Local children “read to a dog” at Reedley library

Therapy dogs lend an ear at Reedley Branch Library every week to help kids gain confidence and get excited about reading

Esbeida, 8, reads to therapy dogs Chance and Fozzy Bear during the "read to a dog" event at the Reedley Branch Library July 8, 2023. (Serena Bettis)
Esbeida, 8, reads to therapy dogs Chance and Fozzy Bear during the "read to a dog" event at the Reedley Branch Library July 8, 2023. (Serena Bettis)
Serena Bettis
Published July 11, 2023  • 
9:00 am

REEDLEY – Teaching children how to read can take on a whole new appeal when it comes with dogs eager to hear a story.

Every weekend at the Reedley Branch Library, kids, families and anyone else interested can take part in the “read to a dog” programming. The event, which runs for an hour beginning at 10 a.m. on Saturdays, provides a space for kids to practice reading aloud and learn how to interact with dogs. 

“It’s really good as far as to get kids excited about reading and to get them comfortable about reading out loud,” Shannon Escobido, who has been bringing her dogs into the library since 2014, said. “If they trip over a word, it’s okay. It’s not a big deal, the dog is happy to listen and we’re a judgment-free zone.”

Shannon Escobido reads a book to her dog Fozzy Bear at the “read to a dog” event at the Reedley Branch Library July 8, 2023. The book was written by kids who used to participate in the event, which Escobido has been doing since 2014. (Serena Bettis)

The dogs that visit the library are all certified therapy dogs trained to be around children and act as a calming presence for anyone who may need some extra comfort. Linda Rotan, a senior library assistant, said all the events at the library are free and the read to a dog events do not require registration.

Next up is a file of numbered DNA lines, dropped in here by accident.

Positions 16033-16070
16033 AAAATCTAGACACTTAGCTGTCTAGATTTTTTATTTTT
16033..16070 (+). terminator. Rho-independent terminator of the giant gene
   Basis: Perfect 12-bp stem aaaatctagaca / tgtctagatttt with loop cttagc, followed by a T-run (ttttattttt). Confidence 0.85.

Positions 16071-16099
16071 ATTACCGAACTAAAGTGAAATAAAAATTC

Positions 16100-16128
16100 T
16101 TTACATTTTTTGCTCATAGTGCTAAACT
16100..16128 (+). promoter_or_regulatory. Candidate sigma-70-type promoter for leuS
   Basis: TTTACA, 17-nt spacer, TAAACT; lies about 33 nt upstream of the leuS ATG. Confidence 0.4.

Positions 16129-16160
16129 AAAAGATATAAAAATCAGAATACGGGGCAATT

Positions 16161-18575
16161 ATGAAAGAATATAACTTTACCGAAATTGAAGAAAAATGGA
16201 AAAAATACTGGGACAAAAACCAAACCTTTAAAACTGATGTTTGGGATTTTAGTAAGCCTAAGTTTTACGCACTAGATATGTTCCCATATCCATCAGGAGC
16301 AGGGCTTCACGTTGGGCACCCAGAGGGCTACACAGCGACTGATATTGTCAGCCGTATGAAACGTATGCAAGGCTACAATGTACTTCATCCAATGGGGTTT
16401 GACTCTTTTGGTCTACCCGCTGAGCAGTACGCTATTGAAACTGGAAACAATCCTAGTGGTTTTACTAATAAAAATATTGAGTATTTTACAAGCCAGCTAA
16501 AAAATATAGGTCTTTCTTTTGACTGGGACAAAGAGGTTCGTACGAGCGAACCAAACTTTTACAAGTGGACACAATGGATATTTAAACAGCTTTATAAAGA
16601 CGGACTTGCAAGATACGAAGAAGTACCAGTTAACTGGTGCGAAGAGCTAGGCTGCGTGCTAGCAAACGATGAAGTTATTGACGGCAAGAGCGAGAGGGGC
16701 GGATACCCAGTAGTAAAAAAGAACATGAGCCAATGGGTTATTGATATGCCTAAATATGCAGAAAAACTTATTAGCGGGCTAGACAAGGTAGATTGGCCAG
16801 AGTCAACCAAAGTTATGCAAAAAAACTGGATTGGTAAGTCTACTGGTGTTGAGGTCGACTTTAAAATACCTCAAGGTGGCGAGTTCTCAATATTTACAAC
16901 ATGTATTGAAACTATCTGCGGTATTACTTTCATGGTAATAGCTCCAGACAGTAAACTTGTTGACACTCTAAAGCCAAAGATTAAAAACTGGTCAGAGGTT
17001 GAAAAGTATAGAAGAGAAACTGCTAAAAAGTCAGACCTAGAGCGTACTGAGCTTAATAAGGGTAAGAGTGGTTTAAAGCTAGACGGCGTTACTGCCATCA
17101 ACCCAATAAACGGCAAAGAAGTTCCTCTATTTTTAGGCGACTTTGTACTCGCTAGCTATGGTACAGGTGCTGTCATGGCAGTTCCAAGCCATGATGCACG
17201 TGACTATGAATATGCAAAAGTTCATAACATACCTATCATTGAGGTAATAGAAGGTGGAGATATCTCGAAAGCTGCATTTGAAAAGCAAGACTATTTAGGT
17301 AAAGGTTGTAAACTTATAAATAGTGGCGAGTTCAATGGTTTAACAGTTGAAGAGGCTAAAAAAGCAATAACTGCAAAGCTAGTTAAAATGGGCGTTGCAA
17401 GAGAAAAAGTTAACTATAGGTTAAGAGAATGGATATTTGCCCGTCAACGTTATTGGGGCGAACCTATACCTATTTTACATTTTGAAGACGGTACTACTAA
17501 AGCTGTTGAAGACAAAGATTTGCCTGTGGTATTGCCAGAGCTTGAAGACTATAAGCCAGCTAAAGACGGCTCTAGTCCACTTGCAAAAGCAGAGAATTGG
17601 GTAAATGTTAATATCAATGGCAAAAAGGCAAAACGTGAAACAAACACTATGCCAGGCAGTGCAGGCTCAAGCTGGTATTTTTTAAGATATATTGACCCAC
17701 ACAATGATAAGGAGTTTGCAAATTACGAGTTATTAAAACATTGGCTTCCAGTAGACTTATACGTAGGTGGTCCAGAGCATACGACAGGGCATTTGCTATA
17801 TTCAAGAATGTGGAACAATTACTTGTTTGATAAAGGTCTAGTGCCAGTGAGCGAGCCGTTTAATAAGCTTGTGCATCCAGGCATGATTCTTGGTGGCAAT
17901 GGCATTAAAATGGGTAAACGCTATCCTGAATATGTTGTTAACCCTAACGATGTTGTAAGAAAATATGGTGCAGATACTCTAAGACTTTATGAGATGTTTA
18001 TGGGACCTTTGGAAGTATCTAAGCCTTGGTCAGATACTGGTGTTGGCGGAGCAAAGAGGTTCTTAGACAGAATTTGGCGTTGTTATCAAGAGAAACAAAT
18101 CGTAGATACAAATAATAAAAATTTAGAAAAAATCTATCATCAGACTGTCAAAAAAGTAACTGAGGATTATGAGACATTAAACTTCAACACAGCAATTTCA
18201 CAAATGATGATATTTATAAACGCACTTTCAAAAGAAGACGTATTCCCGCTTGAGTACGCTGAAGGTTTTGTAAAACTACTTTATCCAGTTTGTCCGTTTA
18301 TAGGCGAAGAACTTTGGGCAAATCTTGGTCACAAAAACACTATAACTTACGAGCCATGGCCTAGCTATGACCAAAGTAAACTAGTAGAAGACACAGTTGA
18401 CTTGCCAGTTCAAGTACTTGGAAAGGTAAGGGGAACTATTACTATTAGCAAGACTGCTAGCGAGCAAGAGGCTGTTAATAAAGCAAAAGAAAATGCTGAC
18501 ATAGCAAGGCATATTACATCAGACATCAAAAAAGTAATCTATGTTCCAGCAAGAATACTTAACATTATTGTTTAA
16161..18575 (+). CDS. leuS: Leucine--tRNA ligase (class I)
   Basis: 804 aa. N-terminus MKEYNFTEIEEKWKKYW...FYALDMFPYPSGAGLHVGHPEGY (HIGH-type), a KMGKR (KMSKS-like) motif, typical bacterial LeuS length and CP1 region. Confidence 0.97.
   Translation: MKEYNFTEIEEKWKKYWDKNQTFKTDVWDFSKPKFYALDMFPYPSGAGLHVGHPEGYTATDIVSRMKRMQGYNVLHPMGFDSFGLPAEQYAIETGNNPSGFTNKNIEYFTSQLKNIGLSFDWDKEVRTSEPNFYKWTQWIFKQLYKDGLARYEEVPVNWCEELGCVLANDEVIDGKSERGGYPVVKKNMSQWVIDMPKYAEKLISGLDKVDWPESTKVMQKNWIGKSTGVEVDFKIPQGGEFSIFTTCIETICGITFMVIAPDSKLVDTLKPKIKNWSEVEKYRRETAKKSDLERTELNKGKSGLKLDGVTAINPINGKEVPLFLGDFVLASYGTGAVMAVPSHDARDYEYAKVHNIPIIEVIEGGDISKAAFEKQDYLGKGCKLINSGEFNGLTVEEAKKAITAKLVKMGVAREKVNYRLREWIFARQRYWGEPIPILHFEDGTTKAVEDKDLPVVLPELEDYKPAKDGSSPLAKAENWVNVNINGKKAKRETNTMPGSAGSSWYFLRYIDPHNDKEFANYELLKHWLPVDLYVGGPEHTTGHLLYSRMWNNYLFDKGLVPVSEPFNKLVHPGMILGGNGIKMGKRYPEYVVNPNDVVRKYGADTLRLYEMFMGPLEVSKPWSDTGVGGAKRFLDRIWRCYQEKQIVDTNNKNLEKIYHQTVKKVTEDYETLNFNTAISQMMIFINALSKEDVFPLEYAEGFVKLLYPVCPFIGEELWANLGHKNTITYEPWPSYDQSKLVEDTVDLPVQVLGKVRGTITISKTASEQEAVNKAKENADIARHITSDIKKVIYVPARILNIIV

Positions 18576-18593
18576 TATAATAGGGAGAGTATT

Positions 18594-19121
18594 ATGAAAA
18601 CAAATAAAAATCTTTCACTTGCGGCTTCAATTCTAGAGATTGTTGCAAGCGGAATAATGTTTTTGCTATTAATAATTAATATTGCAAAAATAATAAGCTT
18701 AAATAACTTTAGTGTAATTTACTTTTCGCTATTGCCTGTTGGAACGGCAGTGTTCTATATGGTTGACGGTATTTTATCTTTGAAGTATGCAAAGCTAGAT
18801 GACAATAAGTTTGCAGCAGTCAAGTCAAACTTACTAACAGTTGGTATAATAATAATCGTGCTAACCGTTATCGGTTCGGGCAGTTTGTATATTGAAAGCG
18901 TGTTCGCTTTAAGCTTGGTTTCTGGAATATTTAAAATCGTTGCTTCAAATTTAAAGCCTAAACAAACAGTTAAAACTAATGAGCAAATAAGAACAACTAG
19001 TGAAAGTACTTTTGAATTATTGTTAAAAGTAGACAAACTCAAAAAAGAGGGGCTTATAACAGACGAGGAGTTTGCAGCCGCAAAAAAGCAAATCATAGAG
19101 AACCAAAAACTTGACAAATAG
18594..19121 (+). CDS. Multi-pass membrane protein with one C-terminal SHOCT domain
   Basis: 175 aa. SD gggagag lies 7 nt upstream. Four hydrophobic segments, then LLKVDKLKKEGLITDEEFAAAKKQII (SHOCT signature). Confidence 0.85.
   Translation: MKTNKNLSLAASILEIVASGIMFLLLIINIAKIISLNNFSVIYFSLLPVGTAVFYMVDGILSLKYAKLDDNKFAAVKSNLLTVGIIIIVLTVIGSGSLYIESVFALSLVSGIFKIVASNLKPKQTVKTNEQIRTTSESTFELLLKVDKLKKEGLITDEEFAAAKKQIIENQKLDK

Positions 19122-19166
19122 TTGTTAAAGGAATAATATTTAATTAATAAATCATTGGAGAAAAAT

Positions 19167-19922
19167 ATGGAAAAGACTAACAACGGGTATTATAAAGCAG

Eight-year-old Esbeida visits the library every week, but said it would be her first time reading to the dogs when she visited July 8. Esbeida was more excited to go to the library than the beach on Saturday, her parents said, and she said that she loves the dogs because they are friendly and cuddly. 

Esbeida read 1,000 books last year and said she loves the library because it “has all the books you need.” 

“What I like about reading is that sometimes the books show lessons about what to do and what not to do,” Esbeida said.

Rotan and Escobido said the events are also great for kids who are scared of dogs or don’t know how to interact with them. Some of the books kids can read to the dogs also teach them about how to treat dogs and what to do when they’re afraid of a dog. For example, Esbeida read “May I Pet Your Dog?” by Stephanie Calmenson, which explains how to approach someone else’s dog and talks about why dogs might bark or be territorial. 

Escobido said that in the area, there are many kids who are really afraid of dogs, possibly because of bad experiences or being around dogs that have been trained for fighting. Being able to experience dogs that are friendly and in a safe space helps those kids change their opinions, she said.

“We’ve had some (kids) that have started off where they won’t even be in the same aisle as the dogs and then later on they’ve become really close and they come every week,” Escobido said. “It’s nice to see that change in perception as well as their love for reading.”

Shannon Escobido and her therapy dog Fozzy Bear prepare to greet kids at the Reedley Branch Library July 8, 2023. Escobido has been bringing her dogs to the library for the “read to a dog” event since 2014. (Serena Bettis)

Members of the Alliance of Therapy Dogs Fresno-area chapter volunteer to put on the events, so the dogs at the Reedley Branch Library may differ depending on the week; sometimes one dog will visit and sometimes there could be three or four. 

Escobido, who has two certified therapy dogs named Doxie and Fozzy Bear and is also in the process of training a third named Presley, will typically bring in at least one of her dogs. She is occasionally joined by a member who is training a dog for their certification. The dogs in training have to remain in crates or strollers so they can learn how to behave around children, but kids can still read to them and enjoy their presence.

The overall atmosphere of the event aims to be relaxing and welcoming so kids can really build up their confidence with reading and being around dogs.

Serena Bettis
General Assignment Reporter